For John Riek, a priest with the Presbyterian Church in South Sudan, Sunday 15 December 2013 started out just like any other Sunday. He woke up, went to Church in Juba then went back home to be with his family and friends.
At around 10 pm, he heard gunshots outside and assumed that it was coming from the military barracks nearby; maybe there was a misunderstanding between soldiers, he reasoned. No-one thought that that night’s incident would turn out to be part of the nightmarish violence that has engulfed South Sudan ever since.
On Monday 16 December, John and his friends came to learn that the gunshots they heard the previous night were from forces loyal to President Salva Kiir battling with soldiers loyal to ousted vice-president Riek Machar.
This power struggle has led to the loss of life and destruction of property.
‘Until a Presbyterian pastor and an army brigadier were killed, we did not think that it was a serious fight,’ says John, when I meet him in Nairobi, where he is taking refuge after fleeing from the violence in his country.
That December Sunday is a day that many South Sudanese would like to erase from their memories. It is a day that brought sad memories to many of them.
‘I lost a friend; so many people that I know died. Many died around the UN compound in Juba,’ John remembers sadly. ‘There were places you couldn’t visit in Juba, because of the stench of dead bodies in the air.’
He says that between 15 and 23 December the situation in Juba was so bad that he could not take a shower or change clothes. He tells me that there were gunshots everywhere, people were being killed, and even children were killed by security personnel.
‘I lost four people who were very close to me,’ he adds. ‘What I have gone through is too much… I am confused… I have been counselling and crying with people… It is too much!’
Many South Sudanese have been forced to flee into Kenya, Uganda, Ethiopia and Sudan. Aid agencies report that more than 10,000 people have been killed and more than 400,000 others displaced in the crisis.
John is now safely in Kenya; his flight from Juba mirrors the story of many other South Sudanese who had to flee from their country.
With the help of a friend, he first went to Kampala, Uganda, where he stayed in a hotel for a number of days, before finding his way to Kenya – his second home when he was a student a number of years back.
Bad blood has been stirred by this war, which has taken on an ethnic dimension and spilled into neighbouring countries. In Kenya, a meeting called earlier this month took place in an atmosphere of tension. John Penn De Ngong of the South Sudan Peace Coalition (SSPC) says groupings have developed along ethnic lines, especially among the two main rival ethnic groups, the Dinka and the Nuer, who are now refusing to associate with each other.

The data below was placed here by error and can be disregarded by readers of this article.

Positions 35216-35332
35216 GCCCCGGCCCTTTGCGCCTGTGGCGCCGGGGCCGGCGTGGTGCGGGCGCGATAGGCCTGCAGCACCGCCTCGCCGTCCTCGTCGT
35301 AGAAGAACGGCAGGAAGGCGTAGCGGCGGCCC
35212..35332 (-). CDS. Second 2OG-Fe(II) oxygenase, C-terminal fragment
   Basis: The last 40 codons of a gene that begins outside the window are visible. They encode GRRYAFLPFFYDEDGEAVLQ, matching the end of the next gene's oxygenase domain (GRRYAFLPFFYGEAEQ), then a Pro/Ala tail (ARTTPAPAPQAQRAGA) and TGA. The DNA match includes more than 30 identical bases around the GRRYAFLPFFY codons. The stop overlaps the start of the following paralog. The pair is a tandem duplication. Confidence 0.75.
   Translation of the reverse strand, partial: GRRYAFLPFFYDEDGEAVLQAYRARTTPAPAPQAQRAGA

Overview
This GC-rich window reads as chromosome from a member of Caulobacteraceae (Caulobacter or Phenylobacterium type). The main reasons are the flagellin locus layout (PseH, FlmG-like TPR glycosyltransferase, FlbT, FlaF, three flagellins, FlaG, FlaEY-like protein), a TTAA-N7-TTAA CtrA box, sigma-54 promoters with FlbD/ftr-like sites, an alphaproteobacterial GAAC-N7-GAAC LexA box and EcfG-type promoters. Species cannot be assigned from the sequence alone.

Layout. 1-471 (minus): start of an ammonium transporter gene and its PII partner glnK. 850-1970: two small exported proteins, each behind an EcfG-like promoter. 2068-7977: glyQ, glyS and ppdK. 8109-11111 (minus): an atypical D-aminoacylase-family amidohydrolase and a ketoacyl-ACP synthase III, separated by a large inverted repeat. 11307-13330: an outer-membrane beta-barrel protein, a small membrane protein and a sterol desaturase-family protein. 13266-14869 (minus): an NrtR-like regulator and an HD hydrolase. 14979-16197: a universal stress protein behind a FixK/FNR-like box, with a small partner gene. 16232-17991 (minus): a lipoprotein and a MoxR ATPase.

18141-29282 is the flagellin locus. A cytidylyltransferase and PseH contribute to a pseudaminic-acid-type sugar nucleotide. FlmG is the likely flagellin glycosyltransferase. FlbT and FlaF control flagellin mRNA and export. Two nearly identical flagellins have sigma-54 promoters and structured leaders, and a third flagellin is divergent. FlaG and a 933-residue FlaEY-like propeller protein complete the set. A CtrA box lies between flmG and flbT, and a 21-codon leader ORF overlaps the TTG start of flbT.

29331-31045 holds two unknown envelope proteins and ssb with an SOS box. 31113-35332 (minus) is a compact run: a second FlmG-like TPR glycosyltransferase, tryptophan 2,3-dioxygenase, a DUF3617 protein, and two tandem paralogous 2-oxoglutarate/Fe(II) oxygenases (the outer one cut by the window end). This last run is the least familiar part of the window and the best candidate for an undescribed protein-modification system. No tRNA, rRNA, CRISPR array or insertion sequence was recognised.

Ngong says that when his group called for a prayer meeting for all South Sudanese to gather in Nairobi to pray for peace, some kept away because they feared an open confrontation among the different communities. He adds that some received alarming text messages, which stopped them attending.
John Riek (a Nuer), tells me that relations between the Nuer and Dinka have been severely strained.
‘I met some friends from the other tribe but they were not willing to greet me. I had to force myself to speak to them,’ he tells me, recalling an incident that happened on his way to our interview in a restaurant in Nairobi.
The United Nations High Commissioner for Refugees says an estimated 1,000 South Sudanese are streaming into Kakuma refugee camp in northern Kenya every day. A crisis looms
The United Nations High Commissioner for Refugees (UNHCR) says an estimated 1,000 South Sudanese are streaming into Kakuma refugee camp in northern Kenya every day, mostly women, children and unaccompanied minors. A crisis looms.
The UNHCR says it is working to establish new refugee camps and expand existing ones in Uganda, Ethiopia and Kenya, to cope with the influx of refugees from South Sudan. Since the conflict erupted, more than 86,000 South Sudanese have crossed into neighbouring countries. The UNHCR estimates refugee numbers could exceed 100,000 by the end of January.
John Chol Daau, a Dinka, tells me that he has encountered such a situation. He has some Nuer friends whom he remembers helping when they were back in Juba. But ironically, when he met them this month in Nairobi, they were not willing to even shake his hand.
‘There is a lot of tension and mistrust between the two tribes,’ he says.
Samuel Marial, a Bible school teacher in Juba who fled at the height of the violence late last year, tells me that he is going back to Juba this week. Samuel says the relationship between Dinkas and Nuers is so bad that it ‘will require a number of years to heal’.
John Riek says there is an irony in this situation: among all the South Sudanese ethnic groups, the Nuer and the Dinka are the closest, through many intermarriages, yet at the same time they dislike each other the most.
He says the two groups must learn to live with each other as members of one community.
‘They need to come together and discuss and find out why they are the victims… They need to reconcile and forgive one another. Why is it always the two tribes?’
One of the things that he has embarked on is facilitating a conference in Juba that will bring together members of the two communities, for them to discuss ways of ironing out their differences, and not to make the current strained relationship a generational problem.
Meanwhile, though John is in Kenya, his wife and children remain holed up in Uganda.